When Ruth Grasser heard about the Restaurant Revitalization Fund’s grant for restaurants affected by the pandemic, she made sure to get her paperwork done as soon as possible. “We were ready,” she said. “On May 3, we submitted an application 10 minutes after noon, and the portal opened at noon.” Grasser, owner of the Washington DC-based Pizzeria Paradiso chain, bought a . applied for the grant was relieved When his application was approved a few weeks later.
Grasser had big plans for grant money: She was going to pay the rent, and set aside some money for maintenance costs. Most importantly, she was going to use it to hire more employees.
“Last March, my staff of 170 was reduced to 20 people. Over the years of the pandemic, we’ve grown to about 70, but to operate our restaurants at 100 percent – I have four locations, and we started the pandemic with five – I have to hire a lot of people. . ,” Greser said. She declined to share the total amount of funding she had been awarded, but said it would be up to her to resume full operations at all four remaining Pizzeria Paradiso locations and recover them “in the next year or so.” through” would be enough.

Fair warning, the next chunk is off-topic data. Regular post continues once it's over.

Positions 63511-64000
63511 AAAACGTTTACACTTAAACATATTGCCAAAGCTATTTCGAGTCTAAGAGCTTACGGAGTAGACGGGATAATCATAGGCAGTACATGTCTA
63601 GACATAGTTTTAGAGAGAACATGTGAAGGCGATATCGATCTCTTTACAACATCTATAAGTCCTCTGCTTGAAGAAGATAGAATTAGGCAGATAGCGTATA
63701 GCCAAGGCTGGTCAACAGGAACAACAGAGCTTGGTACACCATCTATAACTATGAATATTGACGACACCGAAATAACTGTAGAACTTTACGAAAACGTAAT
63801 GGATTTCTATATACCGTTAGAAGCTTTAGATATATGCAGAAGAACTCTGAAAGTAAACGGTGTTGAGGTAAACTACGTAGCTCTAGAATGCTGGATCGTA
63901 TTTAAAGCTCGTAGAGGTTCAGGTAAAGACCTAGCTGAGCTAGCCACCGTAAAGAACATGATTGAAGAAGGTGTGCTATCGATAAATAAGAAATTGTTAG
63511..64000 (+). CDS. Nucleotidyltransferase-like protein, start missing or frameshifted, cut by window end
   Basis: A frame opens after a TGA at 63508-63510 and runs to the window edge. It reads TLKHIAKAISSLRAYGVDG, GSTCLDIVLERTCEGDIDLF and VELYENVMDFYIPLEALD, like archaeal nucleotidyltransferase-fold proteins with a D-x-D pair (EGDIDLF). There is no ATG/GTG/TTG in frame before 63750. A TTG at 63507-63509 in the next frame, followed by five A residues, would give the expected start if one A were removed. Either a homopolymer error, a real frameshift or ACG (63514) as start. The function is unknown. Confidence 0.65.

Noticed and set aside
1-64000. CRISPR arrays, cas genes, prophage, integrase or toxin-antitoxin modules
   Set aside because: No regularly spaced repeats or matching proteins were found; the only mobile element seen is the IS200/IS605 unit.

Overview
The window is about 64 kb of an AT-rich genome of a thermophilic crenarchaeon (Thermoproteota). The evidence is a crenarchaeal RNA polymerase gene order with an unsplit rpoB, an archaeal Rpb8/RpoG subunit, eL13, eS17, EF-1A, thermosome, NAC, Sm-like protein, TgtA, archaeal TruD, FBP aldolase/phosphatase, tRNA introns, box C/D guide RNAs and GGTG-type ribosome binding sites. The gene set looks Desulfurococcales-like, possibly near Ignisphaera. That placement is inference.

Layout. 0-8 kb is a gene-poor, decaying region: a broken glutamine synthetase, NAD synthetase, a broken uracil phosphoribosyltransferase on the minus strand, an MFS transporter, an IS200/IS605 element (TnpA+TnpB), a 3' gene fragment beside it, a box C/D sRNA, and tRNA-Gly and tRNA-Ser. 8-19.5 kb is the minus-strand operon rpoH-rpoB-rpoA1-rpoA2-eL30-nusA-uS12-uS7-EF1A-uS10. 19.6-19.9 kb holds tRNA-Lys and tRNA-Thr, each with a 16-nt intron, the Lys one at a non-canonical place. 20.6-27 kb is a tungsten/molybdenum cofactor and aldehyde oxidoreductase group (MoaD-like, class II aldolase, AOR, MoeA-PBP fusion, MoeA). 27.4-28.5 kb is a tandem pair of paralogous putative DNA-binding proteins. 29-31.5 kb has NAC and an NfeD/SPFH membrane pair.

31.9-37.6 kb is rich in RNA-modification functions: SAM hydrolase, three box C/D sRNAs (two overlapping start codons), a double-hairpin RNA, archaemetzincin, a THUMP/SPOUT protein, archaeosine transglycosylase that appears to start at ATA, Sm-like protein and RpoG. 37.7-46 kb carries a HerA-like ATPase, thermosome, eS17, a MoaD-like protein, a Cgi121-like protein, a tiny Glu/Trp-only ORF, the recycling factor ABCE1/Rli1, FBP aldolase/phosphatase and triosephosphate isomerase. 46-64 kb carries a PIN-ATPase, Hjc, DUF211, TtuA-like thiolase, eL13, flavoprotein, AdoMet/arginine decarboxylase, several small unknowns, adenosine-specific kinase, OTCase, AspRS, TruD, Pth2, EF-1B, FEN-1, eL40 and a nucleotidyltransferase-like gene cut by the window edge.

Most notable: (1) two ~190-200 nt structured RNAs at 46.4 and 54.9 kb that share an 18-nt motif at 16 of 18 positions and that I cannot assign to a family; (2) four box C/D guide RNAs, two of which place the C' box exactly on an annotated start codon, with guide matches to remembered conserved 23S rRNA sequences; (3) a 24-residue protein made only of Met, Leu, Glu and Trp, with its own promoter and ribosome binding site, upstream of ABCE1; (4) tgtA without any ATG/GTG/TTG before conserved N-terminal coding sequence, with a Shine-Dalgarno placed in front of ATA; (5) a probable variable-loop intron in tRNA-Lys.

The money never came. Gresser is one of more than 2,900 restaurant owners nationwide who can no longer receive the grant money they were promised by the Small Business Administration, thanks to some lawsuits that claimed the money — which Preferred women, people of color, and other small-business owners who generally do not have access to capital or are historically marginalized – were discriminatory… against white people.
From the start, it was clear that there would not be enough money to go around. Congress set aside $28.6 billion Restaurant Revitalization Fund As part of the 2021 US rescue plan passed in March. The bill requires the Small Business Administration to prioritize applications filed by businesses that are at least 51 percent owned by women, veterans, and people who “socially or financially deprived”—meaning people of color and people whose net worth is less than a certain net worth—for 21 days. After the three-week period has passed, the SBA can begin processing applications and distributing funds to all other businesses.
On May 18, just two weeks after the application portal opens, the SBA announced That it has received 303,000 applications so far — 57 percent of which were filed by “women, veterans, and socially and economically disadvantaged business owners” — adding up to more than $69 billion in requests. By that time, the agency had approved “approximately 38,000 applicants … for more than $6 billion,” the release read. These initial recipients were all in the priority category.